The initial MRT system was to be 67 km long, across three lines with 42 stations: North-South Line from Yishun to Marina Bay; East-West Line from Pasir Ris to Boon Lay; and the Western Line between Jurong Town and Bukit Panjang.

The North-South Line was the first section to be constructed because this part of the city had the most commuters and congestion.

All aboard!

On 7 November 1987, a five-station segment from Toa Payoh to Yio Chu Kang opened its doors to the first passengers. Thousands of curious Singaporeans came to try out the MRT on the first day alone. A month later, on 12 December 1987, nine more stations were added from Novena to Outram Park.

Then Prime Minister, Lee Kuan Yew, officially launched the MRT system on 12 March 1988. By April, the MRT had already become a daily mode of transport for at least 200,000 people.

Thousands flock to the official opening of the first MRT Stations between Toa Payoh and Yio Chu Kang on 7 November 1987. (Image from National Archives of Singapore)

Commuters taking the train during the official opening of the Yio Chu Kang-Toa Payoh line of the MRT system. (c. 7 November 1987. Image from National Archives of Singapore)

 

Mr and Mrs Lee Kuan Yew boards the train on the official opening of the MRT system on 12 March 1988. (Image from National Archives of Singapore)

Connecting every corner of Singapore

In 1996, a 16-km extension to Woodlands began serving passengers. The North East Line from Punggol through busy downtown to Harbourfront opened in 2003. The Circle Line opened all its stations in October 2011 and the Downtown Line was completed in October 2017. The Thomson-East Coast Line (TEL) is projected to be completely up and running by 2023.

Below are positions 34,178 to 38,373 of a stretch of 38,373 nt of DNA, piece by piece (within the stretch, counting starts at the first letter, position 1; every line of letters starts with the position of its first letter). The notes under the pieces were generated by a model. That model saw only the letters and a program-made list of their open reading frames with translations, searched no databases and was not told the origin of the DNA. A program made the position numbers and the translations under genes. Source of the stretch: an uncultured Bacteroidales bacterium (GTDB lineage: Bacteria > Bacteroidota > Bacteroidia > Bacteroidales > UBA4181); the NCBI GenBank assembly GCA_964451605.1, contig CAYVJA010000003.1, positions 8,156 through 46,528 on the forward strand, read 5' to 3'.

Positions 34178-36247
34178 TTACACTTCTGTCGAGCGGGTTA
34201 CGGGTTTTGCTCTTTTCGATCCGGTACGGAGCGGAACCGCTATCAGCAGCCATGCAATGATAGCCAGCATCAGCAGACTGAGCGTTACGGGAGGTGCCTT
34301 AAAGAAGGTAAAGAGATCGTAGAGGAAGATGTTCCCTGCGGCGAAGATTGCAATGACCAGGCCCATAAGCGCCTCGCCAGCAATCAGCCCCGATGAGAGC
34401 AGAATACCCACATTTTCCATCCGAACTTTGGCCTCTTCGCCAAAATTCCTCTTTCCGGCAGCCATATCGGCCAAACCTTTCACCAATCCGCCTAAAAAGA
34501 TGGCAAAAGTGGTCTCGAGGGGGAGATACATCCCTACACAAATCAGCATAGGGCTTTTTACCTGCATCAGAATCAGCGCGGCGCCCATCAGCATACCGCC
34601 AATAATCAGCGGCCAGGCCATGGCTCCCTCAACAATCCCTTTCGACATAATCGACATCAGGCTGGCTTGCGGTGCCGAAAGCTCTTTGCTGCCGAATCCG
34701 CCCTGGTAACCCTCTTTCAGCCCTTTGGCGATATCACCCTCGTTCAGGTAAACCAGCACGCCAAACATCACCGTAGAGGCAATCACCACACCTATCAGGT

This is a postcard depicting Chinese Garden MRT Station in the early 1990s. ( Image from National Museum of Singapore)

A Mass Rapid Transit Corporation leaflet that is an invitation for the public viewing of Khatib and Yishun MRT stations. This is an invitation for nearby residents to attend the public viewing of the stations before the commencement of passenger service. (c. December 1988. Image from National Museum of Singapore)

A MRT commemorative ticket dating 1990. (Image from National Museum of Singapore)

The government announced in 2020 that a total of S$87.5 billion had been set aside for new rail projects in the next decade, which will include even more lines and stations to boost the transport system even further.

The Open Day poster for the MRT East-West Extension on 29 October 1989. (Image from National Museum of Singapore)

It’s hard to imagine Singapore without this world-class public transport system. MRT stations have now become their own landmarks, featuring avant-garde architecture, international art installations from renowned artistes, and even serve as unique Instagram-worthy public spaces.

This is a poster in Malay welcoming visitors to Redhill MRT Station. (Image from National Museum of Singapore)

This first day cover commemorates the opening of the Mass Rapid Transit North East Line on 20 June 2003. Driverless trains ply this line from HarbourFront through to busy downtown and Punggol. (Image from National Museum of Singapore)